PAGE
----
January 9, 1881: Giovanni Papini, Italian writer, author of an extensive literary, essayistic, religious, political, and philosophical work, including "A Finished Man", "History of Christ" and "Gog", is born.
Giovanni Papini was a critical and polemic spirit of the 20th century.
The Italian journalist, critic, and novelist Giovanni Papini marked an entire epoch with his texts, first as a writer, then as a leader of the Italian futurist language, and finally as a spokesman for the Roman Catholic religious belief. Considered one of the most critical and polemic literary figures of the early 20th century, Papini left in his autobiography, "A Finished Man", a melancholy in pages that for many represent his masterpiece, for which he will be remembered tomorrow, 57 years after his death on July 8, 1956.
According to the biography published by the Encyclopedia Britannica online, Papini was born on January 9, 1881, in Florence, Italy, in the bosom of a humble family, hence his education was self-taught. It is said that since he was a child he was an assiduous visitor of public libraries where he was able to satiate his hunger for knowledge by reading texts of all genres.
He worked as a librarian at the Museum of Anthropology in Florence until 1903, when he founded the magazine "Leonardo" and a year later he began to collaborate in "La Voce", becoming one of the most restless representatives of that magazine. In 1906 he published the anti-traditionalist work "The Twilight of the Philosophers", in which he expressed his disenchantment with traditional philosophies.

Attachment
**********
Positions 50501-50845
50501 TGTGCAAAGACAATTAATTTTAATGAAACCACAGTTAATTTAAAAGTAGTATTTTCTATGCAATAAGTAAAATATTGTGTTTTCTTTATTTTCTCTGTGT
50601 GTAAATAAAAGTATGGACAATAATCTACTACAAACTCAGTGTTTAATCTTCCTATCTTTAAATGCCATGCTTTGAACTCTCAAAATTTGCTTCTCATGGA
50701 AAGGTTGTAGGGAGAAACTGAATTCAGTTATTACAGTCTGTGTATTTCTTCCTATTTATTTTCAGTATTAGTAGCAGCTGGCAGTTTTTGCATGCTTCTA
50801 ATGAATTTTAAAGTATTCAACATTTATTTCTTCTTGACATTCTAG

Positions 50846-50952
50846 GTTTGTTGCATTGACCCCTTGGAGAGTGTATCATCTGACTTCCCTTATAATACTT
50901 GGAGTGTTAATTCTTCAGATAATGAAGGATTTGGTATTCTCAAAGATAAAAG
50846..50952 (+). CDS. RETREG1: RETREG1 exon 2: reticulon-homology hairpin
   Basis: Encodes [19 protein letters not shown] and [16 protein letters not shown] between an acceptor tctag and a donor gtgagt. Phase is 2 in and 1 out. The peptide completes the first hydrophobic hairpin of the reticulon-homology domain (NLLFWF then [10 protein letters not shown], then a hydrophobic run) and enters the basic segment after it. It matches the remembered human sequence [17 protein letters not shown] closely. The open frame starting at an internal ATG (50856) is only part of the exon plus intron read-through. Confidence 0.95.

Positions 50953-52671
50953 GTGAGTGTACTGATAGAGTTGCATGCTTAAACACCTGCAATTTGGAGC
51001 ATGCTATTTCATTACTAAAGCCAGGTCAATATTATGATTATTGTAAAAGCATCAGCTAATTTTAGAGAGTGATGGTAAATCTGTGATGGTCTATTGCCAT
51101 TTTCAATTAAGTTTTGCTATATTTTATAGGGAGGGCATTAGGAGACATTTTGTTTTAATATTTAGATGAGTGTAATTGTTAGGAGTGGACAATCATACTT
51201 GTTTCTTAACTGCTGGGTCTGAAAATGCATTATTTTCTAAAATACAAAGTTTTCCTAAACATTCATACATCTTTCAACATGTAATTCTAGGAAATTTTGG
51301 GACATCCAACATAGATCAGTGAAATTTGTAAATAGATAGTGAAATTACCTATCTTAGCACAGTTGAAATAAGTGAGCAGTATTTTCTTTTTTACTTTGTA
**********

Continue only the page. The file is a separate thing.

At that time, Papini turned completely to journalism, turning it into an instrument of struggle against the positivism that prevailed in Italian philosophical thought, so that in 1911 he also founded the magazine "Anima" and in 1913 "Lacerba". One of his best-known and most translated books is the 1912 autobiographical novel "A Finished Man", a sincere account of his early years in Florence, where he reveals his desires for ideological certainty and personal fulfillment.
Papini wrote not only criticism but also poetry books, among which "Cento pagine di poesie" (1915) and "Opera prima" (1917) stand out. After the end of World War I, Papini was very affected by the horrors of the conflict, so he decided in 1921 to reconvert to Roman Catholicism, in which he had grown up, according to the Internet portal "biografiasyvidas.com".
In 1921 he wrote "History of Christ", a vivid and realistic recreation of the life of Jesus, and although the book was a great success for many critics it was only a book that manipulated the ideas adapting them to the moment. Among his religious works are the poetry book "Bread and Wine", written in 1926; "St. Augustine", of 1929; "Gog", of 1931; "The Devil" of 1943 and "Letters of Pope Celestine VI to Men", of 1946.
Giovanni Papini departed this world on July 8, 1956, leaving a space difficult to fill in Italian literature.